A zip drive is a small, portable disk drive used primarily for backing up and archiving personal computer files. The zip drive is a medium-to-high-capacity floppy disk storage system introduced by Iomega. Originally the zip disks were launched with a capacity of 100MB, but later versions had an increased capacity to 250MB and 750MB.

The 100 MB size actually holds 100,431,872 bytes of data which is equivalent to 70 floppy diskettes. Iomega zip drive comes with a software utility using which you can copy the data on your drive to one or more Zip Disks.

Some other additional uses of it suggested by Iomega:

  1. Store the archives of old emails or other files which are not used anymore but may need it for reference in future.
  2. Storing the less-frequently used files.
  3. Exchanging the files with others

6. IBM ThinkPad 701C –


IBM ThinkPad 701C changed the concept of subnotebooks in 1995 by introducing full-size keyboard and screen. The interesting part is it introduced a Butterfly Keyboard also known as TrackWrite.

Once opened, its keyboard extends past the chassis sides to give you the largest and most comfortable keyboard in its class. And on turning on the system an impressive 10.4-inch display pops up. The butterfly keyboard is split into two roughly triangular pieces that slide as the laptop’s lid opened or closed. 701 was the top selling laptop of 1995 and was the only laptop with the butterfly keyboard.

This laptop featured a 486X2-50 CPU, 16MB of RAM and a 540MB hard drive. It runs Windows 95 along with Office 95.

It comes with audio and telephony features a similar to those of the larger and faster 755C, but because of its sliding keyboard, the laptop doesn’t have space for a CD-ROM drive.

7. Sony PlayStation –


Some popular games like Gran Turismo, Final Fantasy and Tekken made the Sony PlayStation extremely successful. The 32 bit-architecture made it the first console to sell 100 million units. The console comes combined with Joystick-laden Dual-Shock Controllers.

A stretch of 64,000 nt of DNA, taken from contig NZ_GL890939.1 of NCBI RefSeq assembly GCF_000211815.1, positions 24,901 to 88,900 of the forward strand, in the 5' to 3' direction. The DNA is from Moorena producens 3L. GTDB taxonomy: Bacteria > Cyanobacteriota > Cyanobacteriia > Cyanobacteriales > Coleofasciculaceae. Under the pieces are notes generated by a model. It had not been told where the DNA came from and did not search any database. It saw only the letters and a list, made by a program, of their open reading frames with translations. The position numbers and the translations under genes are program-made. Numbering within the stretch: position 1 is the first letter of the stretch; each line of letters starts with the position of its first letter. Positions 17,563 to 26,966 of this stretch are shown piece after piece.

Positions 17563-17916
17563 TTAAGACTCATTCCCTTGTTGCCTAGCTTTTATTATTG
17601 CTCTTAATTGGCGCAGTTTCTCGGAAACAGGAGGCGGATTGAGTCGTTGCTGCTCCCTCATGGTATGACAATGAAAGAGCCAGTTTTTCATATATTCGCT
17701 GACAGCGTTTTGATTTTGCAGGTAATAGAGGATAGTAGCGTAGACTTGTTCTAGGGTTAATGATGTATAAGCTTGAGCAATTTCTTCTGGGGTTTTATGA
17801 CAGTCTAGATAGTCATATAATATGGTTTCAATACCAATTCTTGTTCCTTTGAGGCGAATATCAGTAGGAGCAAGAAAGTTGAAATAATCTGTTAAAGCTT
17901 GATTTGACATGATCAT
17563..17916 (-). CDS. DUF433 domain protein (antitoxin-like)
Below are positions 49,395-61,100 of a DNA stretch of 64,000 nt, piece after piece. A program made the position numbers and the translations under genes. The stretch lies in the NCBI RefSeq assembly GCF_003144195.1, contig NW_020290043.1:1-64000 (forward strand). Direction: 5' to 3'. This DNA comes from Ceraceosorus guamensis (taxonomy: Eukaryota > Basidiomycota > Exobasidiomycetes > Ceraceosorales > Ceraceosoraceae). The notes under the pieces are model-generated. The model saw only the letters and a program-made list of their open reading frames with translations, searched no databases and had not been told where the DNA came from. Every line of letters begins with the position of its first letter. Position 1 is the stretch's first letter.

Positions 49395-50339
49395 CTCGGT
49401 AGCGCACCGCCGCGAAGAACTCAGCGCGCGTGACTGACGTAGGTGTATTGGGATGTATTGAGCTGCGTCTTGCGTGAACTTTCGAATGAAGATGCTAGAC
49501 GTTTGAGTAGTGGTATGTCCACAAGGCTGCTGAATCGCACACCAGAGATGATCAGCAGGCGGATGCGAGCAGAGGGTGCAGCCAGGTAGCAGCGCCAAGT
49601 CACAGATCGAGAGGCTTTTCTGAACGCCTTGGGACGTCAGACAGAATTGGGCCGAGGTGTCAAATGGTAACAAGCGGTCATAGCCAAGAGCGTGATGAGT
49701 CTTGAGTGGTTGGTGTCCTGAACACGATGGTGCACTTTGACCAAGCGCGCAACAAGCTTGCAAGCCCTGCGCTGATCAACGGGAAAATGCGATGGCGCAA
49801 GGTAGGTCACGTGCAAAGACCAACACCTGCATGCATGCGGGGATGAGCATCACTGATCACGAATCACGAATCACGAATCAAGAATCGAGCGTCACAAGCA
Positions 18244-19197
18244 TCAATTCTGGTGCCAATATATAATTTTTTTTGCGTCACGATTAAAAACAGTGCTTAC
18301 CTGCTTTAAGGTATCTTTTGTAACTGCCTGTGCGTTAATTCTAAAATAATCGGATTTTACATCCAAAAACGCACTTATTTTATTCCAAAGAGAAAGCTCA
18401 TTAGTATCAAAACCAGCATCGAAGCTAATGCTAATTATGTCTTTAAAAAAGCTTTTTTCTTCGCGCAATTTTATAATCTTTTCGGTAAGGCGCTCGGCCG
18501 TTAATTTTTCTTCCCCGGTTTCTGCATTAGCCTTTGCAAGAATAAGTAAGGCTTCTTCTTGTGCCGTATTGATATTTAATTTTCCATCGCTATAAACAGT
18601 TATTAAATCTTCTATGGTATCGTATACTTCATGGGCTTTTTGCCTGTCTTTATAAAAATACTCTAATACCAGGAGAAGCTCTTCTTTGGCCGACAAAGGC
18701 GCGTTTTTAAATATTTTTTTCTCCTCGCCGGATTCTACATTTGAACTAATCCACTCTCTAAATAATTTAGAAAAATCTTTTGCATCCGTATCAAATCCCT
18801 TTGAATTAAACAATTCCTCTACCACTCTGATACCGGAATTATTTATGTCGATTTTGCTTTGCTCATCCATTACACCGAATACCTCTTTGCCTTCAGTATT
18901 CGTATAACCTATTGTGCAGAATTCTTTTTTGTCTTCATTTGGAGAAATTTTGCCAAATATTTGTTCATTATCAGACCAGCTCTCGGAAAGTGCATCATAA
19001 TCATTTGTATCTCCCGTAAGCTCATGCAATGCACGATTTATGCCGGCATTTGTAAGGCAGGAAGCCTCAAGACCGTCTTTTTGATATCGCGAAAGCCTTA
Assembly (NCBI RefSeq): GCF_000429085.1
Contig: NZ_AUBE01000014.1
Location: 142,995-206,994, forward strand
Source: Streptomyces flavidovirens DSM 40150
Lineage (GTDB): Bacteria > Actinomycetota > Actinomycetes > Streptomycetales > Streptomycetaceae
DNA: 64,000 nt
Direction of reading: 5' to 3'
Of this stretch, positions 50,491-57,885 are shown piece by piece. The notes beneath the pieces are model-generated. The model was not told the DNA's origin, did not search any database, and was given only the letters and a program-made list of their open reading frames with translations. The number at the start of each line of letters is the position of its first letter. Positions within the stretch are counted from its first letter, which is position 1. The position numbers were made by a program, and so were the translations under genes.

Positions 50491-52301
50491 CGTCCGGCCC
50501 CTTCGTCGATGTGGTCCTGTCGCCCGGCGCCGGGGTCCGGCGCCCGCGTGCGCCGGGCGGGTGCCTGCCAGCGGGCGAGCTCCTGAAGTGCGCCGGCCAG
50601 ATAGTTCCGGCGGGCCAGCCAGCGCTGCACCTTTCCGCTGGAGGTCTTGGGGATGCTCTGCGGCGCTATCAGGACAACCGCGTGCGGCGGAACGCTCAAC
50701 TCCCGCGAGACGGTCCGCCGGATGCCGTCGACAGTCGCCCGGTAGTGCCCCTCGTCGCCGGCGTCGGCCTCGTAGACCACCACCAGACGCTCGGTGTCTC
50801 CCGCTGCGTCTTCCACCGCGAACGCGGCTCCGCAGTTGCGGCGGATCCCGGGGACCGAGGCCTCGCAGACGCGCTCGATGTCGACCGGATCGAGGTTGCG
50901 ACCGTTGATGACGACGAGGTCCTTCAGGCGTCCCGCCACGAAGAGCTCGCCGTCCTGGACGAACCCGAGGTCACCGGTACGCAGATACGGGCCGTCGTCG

With the incorporation of CD-ROM technology, the console was able to produce stunning 3D graphics, create broad virtual environments, and expand gameplay functionality.

8. Sony Discman –


The Discman was the Sony’s first portable CD player which was the most impactful among all the other CD players released by Sony. It delivered a high-quality audio by combining the Mega Bass and AVLS (Automatic Volume Limiter System) technology.

Japanese gave a unique name to it as “CD Walkman” and it was adopted worldwide in 2000 and the Walkman Logo was redesigned.

Sony worked on the design of the CD Player in order to reduce the power and number of parts needed so the size of the player could be decreased. Eventually reducing the cost of the CD-Player. Before starting the work, Sony decided to build the Player of the size equivalent to the dimensions of 4 CD cases stacked on top of each other.

The above list has given us the glimpse of how technology was changing at an unexpected pace in the 90’s decade. Zip Drive, Sony PlayStation, IBM ThinkPad etc are its true examples.

In the next blog we would see how 1996 saw the advancements in different technologies and gadgets. Subscribe to our newsletter to receive the other blogs in the series right in your inbox.